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  • Writer's picture Jana

The Giant's Causeway and Carrick-A-Rede Rope Bridge. Our Adventures Continue in Northern Ireland.

We were so excited about this particular day on our trip. Further north and west into Northern Ireland, the Antrim Coast is absolutely spectacular, with vistas worthy of postcards.


We were at the crack of dawn (well, not exactly the crack, since that is 4:45 AM in Northern Ireland at this time of year). After enjoying a sublime breakfast at the Bishop's Gate Hotel, we were out the door by 8 AM for the 90 minute drive to The Giant's Causeway.


The drive up was stuffing, but nothing could have prepared us for the beauty of this natural wonder, The Giant's Causeway. We enjoyed the scenic long walks and many photos were taken. It was as breathtaking as we had imagined it would be.


From the causeway, we headed to the Carrck-A-Rede Rope Bride (and walk), which was about a 20 minute drive away. The views were other-worldly from here as well.


It was a long day with lots of driving, but one we will remember forever!

Rousing everyone in the moring is never easy, but always worth it with all the excitement that lies ahead for the day.

"The Giant's Causeway lies at the foot of the basalt cliffs along the sea coast on the edge of the Antrim plateau in Northern Ireland. It is made up of some 40,000 massive black basalt columns sticking out of the sea. The dramatic sight has inspired legends of giants striding over the sea to Scotland. Geological studies of these formations over the last 300 years have greatly contributed to the development of the earth sciences, and show that this striking landscape was caused by volcanic activity during the Tertiary, some 50–60 million years ago." To read more about this remarkable Unesco World Heritage sight use this link: https://whc.unesco.org/en/list/369/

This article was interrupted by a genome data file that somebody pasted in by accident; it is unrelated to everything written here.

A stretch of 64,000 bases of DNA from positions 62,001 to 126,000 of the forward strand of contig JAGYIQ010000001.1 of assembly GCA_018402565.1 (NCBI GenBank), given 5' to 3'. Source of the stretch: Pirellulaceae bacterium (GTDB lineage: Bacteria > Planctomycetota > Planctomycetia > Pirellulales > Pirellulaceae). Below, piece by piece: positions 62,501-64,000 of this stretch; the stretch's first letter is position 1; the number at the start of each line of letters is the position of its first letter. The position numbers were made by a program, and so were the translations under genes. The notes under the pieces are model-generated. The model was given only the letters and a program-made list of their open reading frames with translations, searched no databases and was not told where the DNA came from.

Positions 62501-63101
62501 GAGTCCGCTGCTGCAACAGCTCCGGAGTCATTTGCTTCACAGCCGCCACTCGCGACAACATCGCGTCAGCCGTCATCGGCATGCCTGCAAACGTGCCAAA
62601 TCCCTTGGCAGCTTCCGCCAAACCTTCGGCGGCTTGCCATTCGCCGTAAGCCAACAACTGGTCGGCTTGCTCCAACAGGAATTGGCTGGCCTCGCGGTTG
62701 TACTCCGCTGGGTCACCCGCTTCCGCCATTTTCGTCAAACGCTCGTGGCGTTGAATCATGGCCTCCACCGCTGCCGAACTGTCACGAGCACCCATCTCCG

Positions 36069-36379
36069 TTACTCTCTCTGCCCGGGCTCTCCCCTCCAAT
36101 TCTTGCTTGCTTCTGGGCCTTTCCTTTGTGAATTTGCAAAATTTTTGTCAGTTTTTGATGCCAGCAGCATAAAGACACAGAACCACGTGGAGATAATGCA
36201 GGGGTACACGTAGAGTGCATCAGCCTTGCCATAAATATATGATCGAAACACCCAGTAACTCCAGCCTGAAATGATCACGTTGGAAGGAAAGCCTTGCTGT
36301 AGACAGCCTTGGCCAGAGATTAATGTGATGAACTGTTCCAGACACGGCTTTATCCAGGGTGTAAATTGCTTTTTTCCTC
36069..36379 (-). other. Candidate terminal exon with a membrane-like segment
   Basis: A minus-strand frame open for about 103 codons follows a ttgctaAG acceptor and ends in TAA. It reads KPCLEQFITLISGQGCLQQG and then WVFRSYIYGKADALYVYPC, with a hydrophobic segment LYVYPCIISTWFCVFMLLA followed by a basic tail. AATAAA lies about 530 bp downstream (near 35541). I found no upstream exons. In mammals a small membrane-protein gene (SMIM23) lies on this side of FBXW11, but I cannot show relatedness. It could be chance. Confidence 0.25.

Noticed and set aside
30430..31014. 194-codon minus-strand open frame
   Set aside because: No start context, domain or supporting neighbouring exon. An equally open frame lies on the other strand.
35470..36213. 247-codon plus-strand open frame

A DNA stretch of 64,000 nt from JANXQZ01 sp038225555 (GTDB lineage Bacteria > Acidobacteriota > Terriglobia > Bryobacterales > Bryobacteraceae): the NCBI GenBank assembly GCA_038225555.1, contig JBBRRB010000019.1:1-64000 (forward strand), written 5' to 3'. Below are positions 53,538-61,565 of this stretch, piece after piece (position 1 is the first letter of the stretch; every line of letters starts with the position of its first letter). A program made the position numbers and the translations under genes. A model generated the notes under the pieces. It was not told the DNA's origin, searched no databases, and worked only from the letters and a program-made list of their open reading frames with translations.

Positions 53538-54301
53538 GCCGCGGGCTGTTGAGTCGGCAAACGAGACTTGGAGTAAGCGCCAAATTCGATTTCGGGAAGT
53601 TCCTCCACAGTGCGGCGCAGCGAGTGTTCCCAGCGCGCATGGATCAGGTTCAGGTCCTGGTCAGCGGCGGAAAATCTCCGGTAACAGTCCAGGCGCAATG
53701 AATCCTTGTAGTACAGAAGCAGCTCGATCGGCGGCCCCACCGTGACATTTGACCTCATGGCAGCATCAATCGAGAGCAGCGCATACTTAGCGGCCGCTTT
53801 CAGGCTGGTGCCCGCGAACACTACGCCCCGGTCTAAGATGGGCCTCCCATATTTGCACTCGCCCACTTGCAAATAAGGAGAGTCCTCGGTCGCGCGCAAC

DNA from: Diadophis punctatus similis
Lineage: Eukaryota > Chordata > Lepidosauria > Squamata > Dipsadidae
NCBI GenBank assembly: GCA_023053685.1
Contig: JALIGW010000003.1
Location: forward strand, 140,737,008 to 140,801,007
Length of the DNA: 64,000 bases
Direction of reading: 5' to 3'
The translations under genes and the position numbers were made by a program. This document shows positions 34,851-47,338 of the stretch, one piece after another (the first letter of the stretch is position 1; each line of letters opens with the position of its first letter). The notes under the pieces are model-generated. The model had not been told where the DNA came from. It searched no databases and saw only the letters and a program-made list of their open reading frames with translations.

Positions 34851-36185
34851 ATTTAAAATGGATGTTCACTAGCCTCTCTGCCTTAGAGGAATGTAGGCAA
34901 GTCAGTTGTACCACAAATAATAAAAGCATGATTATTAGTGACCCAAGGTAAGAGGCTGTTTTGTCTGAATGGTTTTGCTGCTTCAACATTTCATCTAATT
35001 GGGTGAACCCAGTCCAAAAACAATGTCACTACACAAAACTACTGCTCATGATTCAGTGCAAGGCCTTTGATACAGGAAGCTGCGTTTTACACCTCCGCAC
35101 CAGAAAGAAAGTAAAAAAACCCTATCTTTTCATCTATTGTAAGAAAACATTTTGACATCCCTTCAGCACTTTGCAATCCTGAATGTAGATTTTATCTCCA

"The Carrick-a-Rede Rope Bridge is a rope bridge near Ballintoy in County Antrim, Northern Ireland. The bridge links the mainland to the tiny island of Carrickarede. A two-kilometre coastal walk with uninterrupted views of the North Coast. Home to basking sharks, dolphins and porpoises, spot guillemots, razorbills, kittiwakes and fulmars. The first rope bridge was first erected by salmon fishermen in 1755. Suspended almost 100ft above the Atlantic Ocean, the exhilarating Rope Bridge crosses a 20-metre-wide chasm connecting to the rocky island of Carrick-a-Rede." To learn more about one-of-a-kind experience and see more photos of this jaw-dropping bridge, use this link:https://discovernorthernireland.com/things-to-do/carrick-a-rede-rope-bridge-p675071


After an all-too-brief rest stop in our room, we enjoyed a lovely dinner at the hotel. We had worked up quite an appetite from all the fresh ocean air and long walks.








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